However, the springs can sometimes be felt through the surface of the mattress, which could compromise your baby’s comfort.

You can get mattresses made to measure if your cot is an unusual size, but this can work out as quite an expensive option.

Pocket sprung mattresses are also filled with springs, but they’re enclosed in individual fabric compartments.

They’re comfortable, supportive and hold their shape well, but they are among the most expensive mattresses on the market.

Finally, natural-fibre mattresses are filled with fibres such as coir (coconut fibres), coated in latex rubber for extra durability.

These mattresses don’t get deformed by your baby’s weight so they generally last a long time, which could make them a wise investment if you’re buying a cot bed that converts to a junior bed that your baby can use for several years.

The natural fibres also let air circulate so your baby doesn’t get so hot and sweaty.

However, they are expensive and aren’t as widely available as other types of mattress.

Some baby mattresses have a hypoallergenic covering that can be unzipped and machine-washed.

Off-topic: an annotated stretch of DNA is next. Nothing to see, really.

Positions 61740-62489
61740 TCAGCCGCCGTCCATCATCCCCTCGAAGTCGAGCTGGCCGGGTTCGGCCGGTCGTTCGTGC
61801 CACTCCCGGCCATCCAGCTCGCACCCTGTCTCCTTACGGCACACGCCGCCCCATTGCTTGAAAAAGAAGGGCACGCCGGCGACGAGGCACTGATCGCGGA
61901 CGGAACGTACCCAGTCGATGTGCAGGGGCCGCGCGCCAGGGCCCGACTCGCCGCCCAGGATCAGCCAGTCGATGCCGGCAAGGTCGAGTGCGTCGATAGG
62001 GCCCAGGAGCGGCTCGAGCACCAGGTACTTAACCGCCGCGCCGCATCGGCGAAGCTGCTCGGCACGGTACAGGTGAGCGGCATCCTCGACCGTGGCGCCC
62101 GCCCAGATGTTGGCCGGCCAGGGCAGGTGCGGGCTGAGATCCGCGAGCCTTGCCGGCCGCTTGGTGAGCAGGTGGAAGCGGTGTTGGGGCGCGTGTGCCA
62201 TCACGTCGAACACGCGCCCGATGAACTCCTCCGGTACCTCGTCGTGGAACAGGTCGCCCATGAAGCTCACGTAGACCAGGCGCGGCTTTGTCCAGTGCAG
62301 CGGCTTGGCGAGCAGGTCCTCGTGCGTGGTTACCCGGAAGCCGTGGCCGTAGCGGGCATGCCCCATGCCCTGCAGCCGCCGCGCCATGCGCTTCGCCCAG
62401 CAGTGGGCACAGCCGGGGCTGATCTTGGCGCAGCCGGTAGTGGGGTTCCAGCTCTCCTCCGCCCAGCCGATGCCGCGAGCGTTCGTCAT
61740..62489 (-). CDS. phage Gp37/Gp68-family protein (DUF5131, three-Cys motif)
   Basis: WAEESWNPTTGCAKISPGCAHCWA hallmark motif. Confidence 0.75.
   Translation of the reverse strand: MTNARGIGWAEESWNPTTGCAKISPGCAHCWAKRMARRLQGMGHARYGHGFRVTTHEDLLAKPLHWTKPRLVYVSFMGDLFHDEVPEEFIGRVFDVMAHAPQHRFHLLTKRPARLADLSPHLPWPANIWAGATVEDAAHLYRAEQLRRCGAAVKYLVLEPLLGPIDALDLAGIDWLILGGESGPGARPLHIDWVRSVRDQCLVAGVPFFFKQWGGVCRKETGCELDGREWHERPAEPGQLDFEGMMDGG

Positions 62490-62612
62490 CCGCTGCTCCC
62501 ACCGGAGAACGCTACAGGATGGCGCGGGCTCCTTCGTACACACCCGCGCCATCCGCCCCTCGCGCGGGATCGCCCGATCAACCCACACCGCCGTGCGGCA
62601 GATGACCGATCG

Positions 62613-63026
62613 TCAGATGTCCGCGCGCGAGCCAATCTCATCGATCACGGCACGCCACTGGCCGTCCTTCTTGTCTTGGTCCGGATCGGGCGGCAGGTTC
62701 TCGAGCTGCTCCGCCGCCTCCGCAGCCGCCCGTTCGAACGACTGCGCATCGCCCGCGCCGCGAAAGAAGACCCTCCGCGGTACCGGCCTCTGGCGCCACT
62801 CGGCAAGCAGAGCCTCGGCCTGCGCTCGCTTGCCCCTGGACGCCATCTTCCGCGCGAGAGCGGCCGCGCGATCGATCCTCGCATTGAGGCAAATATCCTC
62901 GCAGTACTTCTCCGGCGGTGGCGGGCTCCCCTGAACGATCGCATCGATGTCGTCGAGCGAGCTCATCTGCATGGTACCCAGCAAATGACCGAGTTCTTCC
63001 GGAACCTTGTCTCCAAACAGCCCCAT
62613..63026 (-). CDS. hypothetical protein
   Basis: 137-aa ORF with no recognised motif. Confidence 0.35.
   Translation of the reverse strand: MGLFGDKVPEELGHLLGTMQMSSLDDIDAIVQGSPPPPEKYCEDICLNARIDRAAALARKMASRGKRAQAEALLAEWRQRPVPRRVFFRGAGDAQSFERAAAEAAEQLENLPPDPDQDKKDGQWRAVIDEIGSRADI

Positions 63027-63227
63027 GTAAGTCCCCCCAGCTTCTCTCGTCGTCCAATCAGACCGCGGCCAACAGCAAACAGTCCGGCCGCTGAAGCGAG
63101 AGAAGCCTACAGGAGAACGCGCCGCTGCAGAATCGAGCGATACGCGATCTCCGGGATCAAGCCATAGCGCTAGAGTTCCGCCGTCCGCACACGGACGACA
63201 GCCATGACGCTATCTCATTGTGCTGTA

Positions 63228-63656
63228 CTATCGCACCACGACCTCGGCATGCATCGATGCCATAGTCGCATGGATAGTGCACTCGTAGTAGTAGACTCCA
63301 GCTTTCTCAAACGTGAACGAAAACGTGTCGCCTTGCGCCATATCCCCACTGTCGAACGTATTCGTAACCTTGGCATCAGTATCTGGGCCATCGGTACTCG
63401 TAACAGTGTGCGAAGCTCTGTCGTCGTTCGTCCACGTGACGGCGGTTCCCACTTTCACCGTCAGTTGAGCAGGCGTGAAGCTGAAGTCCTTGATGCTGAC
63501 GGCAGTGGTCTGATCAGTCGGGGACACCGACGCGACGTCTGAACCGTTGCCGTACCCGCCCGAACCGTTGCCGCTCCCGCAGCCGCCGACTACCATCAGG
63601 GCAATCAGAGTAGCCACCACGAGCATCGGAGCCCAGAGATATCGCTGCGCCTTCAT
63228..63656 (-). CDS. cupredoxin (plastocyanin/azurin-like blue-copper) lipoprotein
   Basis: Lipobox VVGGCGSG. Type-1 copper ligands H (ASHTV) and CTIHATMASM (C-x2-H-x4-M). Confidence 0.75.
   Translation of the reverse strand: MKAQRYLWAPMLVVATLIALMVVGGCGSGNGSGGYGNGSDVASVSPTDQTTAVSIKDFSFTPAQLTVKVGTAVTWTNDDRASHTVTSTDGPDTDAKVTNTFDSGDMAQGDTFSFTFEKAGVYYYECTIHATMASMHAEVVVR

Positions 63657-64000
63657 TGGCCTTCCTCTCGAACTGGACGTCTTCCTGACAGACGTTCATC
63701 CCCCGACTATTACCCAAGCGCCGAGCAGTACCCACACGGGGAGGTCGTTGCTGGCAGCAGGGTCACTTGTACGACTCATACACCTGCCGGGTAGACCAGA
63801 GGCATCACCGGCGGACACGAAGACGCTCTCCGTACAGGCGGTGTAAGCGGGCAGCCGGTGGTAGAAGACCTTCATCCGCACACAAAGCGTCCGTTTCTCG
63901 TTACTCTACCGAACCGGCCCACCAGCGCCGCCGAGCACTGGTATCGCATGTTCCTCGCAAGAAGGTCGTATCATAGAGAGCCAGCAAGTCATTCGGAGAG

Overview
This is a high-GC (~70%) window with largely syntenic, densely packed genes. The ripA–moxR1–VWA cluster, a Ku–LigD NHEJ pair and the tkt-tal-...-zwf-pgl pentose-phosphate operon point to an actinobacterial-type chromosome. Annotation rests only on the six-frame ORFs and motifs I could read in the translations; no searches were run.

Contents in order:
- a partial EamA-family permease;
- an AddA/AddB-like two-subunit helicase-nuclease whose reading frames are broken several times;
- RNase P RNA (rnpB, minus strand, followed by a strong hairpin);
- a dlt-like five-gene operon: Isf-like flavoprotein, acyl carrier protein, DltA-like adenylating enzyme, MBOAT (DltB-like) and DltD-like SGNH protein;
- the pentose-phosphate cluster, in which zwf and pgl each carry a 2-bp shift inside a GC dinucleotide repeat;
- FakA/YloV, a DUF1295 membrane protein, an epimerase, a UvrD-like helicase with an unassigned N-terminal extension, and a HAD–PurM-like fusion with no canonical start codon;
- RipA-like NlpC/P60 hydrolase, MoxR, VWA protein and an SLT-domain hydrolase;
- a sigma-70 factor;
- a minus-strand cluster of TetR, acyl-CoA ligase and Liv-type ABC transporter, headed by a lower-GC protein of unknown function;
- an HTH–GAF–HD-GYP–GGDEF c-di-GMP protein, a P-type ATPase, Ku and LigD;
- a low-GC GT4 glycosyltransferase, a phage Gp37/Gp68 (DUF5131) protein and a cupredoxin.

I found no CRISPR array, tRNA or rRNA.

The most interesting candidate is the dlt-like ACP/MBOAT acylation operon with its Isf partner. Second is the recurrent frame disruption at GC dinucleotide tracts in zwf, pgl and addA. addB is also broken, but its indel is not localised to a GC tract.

This helps to prevent allergic reactions caused by dust mites, pet hair and other allergens.

Baby mattresses come in different sizes to fit Moses baskets, cribs, cots and cot beds, but it’s important that you carefully check the dimensions before you buy.

Not all baby beds are regular sizes – for example, cots come in standard and continental sizes – and it’s essential that you buy a mattress that fits the bed snugly to prevent your baby getting an arm or leg trapped between the mattress and the side of the bed.

You can get mattresses made to measure if your cot is an unusual size, but this can work out as quite an expensive option.

What you need to know about cot mattresses

Cot mattresses should meet the safety standard BS 1877-10:1997, so always check this out, especially if you’re buying online from a lesser-known retailer.

It’s also advised that you always buy a new mattress with a waterproof cover for your baby’s bed, even if you’re using a second-hand Moses basket, crib or cot, as this will help to protect against SIDS.

Checklist